At 3.00 PM today, barely an hour ago, Governor baker signed legislation ending the practice of committing drug-addicted women to Framingham prison. Henceforth, addicted women in the justice system will be committed to hospitals.
It took 30 years of delay for this reform to happen.
This act may seem a small victory in the battle to make addiction a health care issuer rather than a crime, but for the women affected it’s not small at all. Framingham is the state’s only prison for women, and it has long suffered a terrible reputation for mismanagement and worse. It is no place for women with serious — life threatening — health problems. Framingham prison may not be a place even for female criminals (read reporter Scott O’Connell’s MetroWest story from 2012 : http://www.metrowestdailynews.com/article/20120419/news/304199949 ) and that’s a subject to be taken up soon, I hope; but for drug-addicted, non violent women, it’s a venue utterly inappropriate. Framingham, like all prisons, is governed b y fear, intimidation, and guards who control everything about you. In prison you often have no rights at all, not even basic human rights. Whatever the justification for imposing such terror on criminals prisoners, there can be none for subjecting addicted women to it.
Henceforth, addicted women facing civil commitment will no longer face being housed in prison.
The legislation that Governor Baker signed — read its text here : http://www.malegislature.gov/Document/Bill/189/House/H3956.pdf — accompanies the creation of 248 new bed spaces for addicts needing treatment, beds located all over the state, in hospitals, mental hospitals, and community clinics, with Baker’s assurance of many more such beds to come.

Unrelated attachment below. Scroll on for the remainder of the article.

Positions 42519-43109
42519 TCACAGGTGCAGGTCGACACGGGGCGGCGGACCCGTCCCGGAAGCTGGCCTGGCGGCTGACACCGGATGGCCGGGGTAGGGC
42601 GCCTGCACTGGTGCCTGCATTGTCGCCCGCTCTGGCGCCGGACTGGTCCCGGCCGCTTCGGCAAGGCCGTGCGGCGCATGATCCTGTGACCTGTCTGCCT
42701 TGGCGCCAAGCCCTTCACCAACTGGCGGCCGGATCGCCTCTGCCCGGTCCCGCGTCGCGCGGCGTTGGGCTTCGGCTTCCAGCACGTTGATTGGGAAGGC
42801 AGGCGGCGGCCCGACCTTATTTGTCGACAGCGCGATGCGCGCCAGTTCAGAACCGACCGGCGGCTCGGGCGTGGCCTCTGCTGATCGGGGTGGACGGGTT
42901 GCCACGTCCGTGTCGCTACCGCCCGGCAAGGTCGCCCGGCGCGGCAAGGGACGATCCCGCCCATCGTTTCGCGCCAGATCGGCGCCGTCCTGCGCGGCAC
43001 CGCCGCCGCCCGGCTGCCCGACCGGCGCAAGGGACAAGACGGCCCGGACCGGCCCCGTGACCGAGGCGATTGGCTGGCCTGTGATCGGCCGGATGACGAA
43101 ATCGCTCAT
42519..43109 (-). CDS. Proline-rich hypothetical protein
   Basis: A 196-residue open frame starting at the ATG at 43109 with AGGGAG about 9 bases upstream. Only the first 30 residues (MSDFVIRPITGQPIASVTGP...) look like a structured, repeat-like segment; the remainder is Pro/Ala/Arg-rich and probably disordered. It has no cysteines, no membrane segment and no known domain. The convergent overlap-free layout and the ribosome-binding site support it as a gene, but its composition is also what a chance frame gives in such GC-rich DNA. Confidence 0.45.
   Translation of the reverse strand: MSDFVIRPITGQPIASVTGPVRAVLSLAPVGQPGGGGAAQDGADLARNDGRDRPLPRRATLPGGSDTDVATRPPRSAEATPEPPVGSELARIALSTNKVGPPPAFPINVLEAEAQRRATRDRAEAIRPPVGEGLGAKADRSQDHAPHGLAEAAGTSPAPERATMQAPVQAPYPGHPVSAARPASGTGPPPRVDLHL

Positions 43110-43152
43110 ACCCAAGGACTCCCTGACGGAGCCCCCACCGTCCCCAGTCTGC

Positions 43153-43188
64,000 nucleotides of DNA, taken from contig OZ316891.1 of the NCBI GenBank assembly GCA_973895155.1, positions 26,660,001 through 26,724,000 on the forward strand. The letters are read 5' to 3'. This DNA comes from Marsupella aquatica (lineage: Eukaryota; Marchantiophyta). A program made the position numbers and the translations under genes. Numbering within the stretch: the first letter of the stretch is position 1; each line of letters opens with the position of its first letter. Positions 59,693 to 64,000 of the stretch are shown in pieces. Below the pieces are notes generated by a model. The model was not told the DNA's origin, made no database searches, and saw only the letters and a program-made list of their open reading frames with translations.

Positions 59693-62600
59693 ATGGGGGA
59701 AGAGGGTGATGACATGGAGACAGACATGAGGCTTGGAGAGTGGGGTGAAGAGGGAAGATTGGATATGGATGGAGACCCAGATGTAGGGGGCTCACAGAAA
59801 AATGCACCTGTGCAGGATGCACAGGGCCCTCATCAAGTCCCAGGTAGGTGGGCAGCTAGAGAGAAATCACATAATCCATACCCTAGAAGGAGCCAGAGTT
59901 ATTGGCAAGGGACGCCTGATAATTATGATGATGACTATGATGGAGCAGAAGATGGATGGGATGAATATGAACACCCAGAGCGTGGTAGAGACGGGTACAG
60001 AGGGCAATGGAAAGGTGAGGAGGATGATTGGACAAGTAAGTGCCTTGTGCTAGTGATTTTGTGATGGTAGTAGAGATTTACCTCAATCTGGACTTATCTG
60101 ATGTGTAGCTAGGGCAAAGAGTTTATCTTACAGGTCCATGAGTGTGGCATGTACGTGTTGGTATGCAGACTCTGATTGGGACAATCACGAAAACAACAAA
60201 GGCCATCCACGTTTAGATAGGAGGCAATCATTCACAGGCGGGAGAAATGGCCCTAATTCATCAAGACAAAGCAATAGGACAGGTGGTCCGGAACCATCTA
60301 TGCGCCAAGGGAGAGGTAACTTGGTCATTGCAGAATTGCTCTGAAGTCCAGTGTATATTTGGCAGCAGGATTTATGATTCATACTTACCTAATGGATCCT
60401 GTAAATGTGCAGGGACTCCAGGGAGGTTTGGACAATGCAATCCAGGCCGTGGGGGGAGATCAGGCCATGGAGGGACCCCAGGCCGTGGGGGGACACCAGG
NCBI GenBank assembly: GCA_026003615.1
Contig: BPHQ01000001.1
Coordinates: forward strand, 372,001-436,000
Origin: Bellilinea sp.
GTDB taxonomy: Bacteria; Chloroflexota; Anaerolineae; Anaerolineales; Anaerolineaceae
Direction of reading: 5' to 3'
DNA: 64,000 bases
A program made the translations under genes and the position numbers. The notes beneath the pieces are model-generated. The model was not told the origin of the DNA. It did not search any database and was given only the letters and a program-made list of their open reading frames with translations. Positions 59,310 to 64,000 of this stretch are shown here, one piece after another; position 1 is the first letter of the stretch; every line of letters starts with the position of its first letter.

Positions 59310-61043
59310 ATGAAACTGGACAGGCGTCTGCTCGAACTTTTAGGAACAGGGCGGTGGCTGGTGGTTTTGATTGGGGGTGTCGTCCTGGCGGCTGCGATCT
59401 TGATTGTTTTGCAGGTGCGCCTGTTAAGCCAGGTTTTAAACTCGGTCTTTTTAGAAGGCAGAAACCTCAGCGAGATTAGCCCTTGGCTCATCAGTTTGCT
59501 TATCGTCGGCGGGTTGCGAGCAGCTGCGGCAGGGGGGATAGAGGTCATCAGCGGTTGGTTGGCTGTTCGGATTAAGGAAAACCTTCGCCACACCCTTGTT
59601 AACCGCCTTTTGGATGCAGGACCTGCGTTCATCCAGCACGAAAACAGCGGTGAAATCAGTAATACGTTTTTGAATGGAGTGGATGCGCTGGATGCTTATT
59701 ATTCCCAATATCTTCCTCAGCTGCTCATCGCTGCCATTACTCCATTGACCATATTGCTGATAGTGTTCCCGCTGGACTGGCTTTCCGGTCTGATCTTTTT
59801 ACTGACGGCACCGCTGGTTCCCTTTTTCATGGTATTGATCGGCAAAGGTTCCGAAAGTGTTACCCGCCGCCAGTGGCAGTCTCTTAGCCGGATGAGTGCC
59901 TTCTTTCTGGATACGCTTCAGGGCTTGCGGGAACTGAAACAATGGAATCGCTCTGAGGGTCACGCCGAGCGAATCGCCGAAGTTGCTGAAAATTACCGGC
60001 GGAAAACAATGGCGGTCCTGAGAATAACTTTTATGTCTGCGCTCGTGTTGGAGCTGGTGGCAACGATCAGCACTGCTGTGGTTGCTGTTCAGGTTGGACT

Said Baker in his press release, “With the support of the legislature and Attorney General, our administration is proud to have delivered on a promise that took more than 30 years to fulfill. Now, women with substance abuse disorder who are civilly committed will not be sent to MCI Framingham and will have the opportunity to get treatment instead of jail time.”
Speaker DeLeo added these words : “By ending the practice of sending civilly committed women to MCI-Framingham we are taking one more step to helping residents – our sisters, mothers, daughters, wives – recover. I’m proud of the landmark substance addiction legislation we have passed and the unprecedented funding increases for treatment, and I pledge unwavering commitment to fighting this devastating epidemic.”
Senate President Stan Rosenberg said much the same : “The bill ends the practice of treating women with substance abuse issues like criminals. We need to…provide access to treatment in an appropriate setting so these women have an opportunity to get on a path to recovery.”
Attorney General Maura Healey joined the Governor’s signing ceremony and offered her own view : “This new law will end the practice of sending women struggling with addiction to prison without access to the treatment services they need. As we continue to battle this epidemic, it’s critical we get people real help that will give them a fighting chance at a better life.”
Action by the legislature came swiftly. There continues to be controversy about Governor baker’s more interventionist tools for fighting addiction — the 72 hour forced commitment has not found favor with many in the medical establishment, and Baker’s 72-houir pain pill, limitation was eased by the legislature to a one-week limit — but most of Baker’s reforms have taken hold unanimously or almost so. I am hoping that Baker will continue to pressure the legislature — and the medical community — to be ever bolder, ever more ready to intervene, to save the lives of the many thousands of our state’s young people at risk of grave harm, even death.
Even as I write, new strains of street heroin, mhttp://www.malegislature.gov/Document/Bill/189/House/H3956.pdfotent every week, grasp at the cravings of those we must tlry to save.
—- Mike Freedberg / Here and Sphere